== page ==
The concept of a national ID smartcard may have seemed futuristic a few years ago. This is no longer the case as the government recently announced that a smart ID is on the cards for 2001. This hi-tech way of establishing the identity of the cardholder has many advantages not the least of which include increased efficiency, reduced fraud and genuine authentication.
"A smart ID is not as high-tech as some people believe, a smartcard is merely a more secure and more intelligent way of storing and processing information," says Stirling McBride, Product Manager at Integrated Card Technology (ICT).
"A smartcard is the size of a standard credit or ATM card, instead of a magnetic stripe which can only store a minimal amount of information, the smartcard contains a memory or microprocessor chip which stores, manages and processes larger amounts of data. The built-in logic provided by smartcard microprocessors allows them to play an active role in ensuring security in a way that magnetic stripes cannot. The card is made of durable PVC that is fully tested in terms of ISO standards prior to issue. Data retention on the chip is guaranteed for 10 years unlike a magnetic stripe card while a minimum of 10 000 read/write cycles can be undertaken," says McBride.
"The smartcard has the memory capacity as well as the intelligence to hold multiple applications. This means that within the smart ID, the card's primary function would be to authenticate the card holder but could also be used as a drivers license, a banking (e-purse) card, a healthcare card and could have a range of applications added on to it at a later stage."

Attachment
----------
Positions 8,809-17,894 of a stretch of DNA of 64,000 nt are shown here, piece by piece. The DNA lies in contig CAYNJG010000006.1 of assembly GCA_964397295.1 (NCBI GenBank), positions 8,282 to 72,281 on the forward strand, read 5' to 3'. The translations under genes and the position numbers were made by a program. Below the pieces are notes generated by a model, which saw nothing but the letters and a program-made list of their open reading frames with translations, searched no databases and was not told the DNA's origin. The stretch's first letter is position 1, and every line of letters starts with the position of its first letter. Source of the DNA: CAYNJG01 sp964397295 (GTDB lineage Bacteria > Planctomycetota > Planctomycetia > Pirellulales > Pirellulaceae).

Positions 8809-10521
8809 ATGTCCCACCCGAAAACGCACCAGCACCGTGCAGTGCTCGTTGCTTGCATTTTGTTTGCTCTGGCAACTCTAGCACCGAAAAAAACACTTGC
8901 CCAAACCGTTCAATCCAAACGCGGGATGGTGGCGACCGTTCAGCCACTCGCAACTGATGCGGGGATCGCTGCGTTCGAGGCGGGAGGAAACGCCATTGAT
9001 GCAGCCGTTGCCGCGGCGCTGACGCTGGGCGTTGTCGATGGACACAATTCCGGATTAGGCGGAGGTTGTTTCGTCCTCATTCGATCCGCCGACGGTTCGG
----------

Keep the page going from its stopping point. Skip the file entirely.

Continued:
"The very nature of the smartcard makes it the ideal identity card as it is equipped to positively identify its authorised bearer on each occasion. Using a secret PIN or biological feature of the person introduces a process of verifying that the cardholder is the user or entity that is designated to use the card. In addition, the number of security features on the smartcard ensures that the card cannot be counterfeited (through sophisticated cryptographic card authentication methods)," he says.
"This will greatly assist all institutions, including government, who rely on positive cardholder identification to eliminate fraud and theft. South African banks alone recently reported a R4-billion loss to fraud, by using the smart ID's authentication function for individual bank customers the cost to banks will be dramatically reduced in future."
"As well as for institutions, the smart ID will help identify illegal immigrants. The few million people that are currently living in this country illegally will not be able under normal circumstances to obtain a smart ID card, thereby making the control of illegal immigrants considerably easier for the authorities. In addition the cost and skill required to forge smart ID technology will make it almost impossible to produce a fraudulent card," he adds.
"With all this personal information available on a chip, card holders may well be concerned about the security of the information contained on the card. Smartcards allow for the introduction of security attributes for the reading or writing of data. A memory zone may be secret (the data is used for card internal management purposes only), public or sensitive.
"If sensitive, information will only be accessible after the presentation of a correct personal feature of the user. This, in almost all cases, is the PIN or a biometric feature," explains McBride. "In addition sensitive information could also be stored (encrypted) if required by the authorities.
"ICT's German shareholding companies Giesecke & Devrient (G&D) and ORGA, have been and are currently involved in a number of national ID, e-purse and drivers license projects worldwide. ICT is therefore able to offer both the technology and expertise required in the development of the smart ID, as well as the manufacturing capabilities to produce the card itself," says McBride.
For details contact Integrated Card Technology on tel: (011)608 1803.
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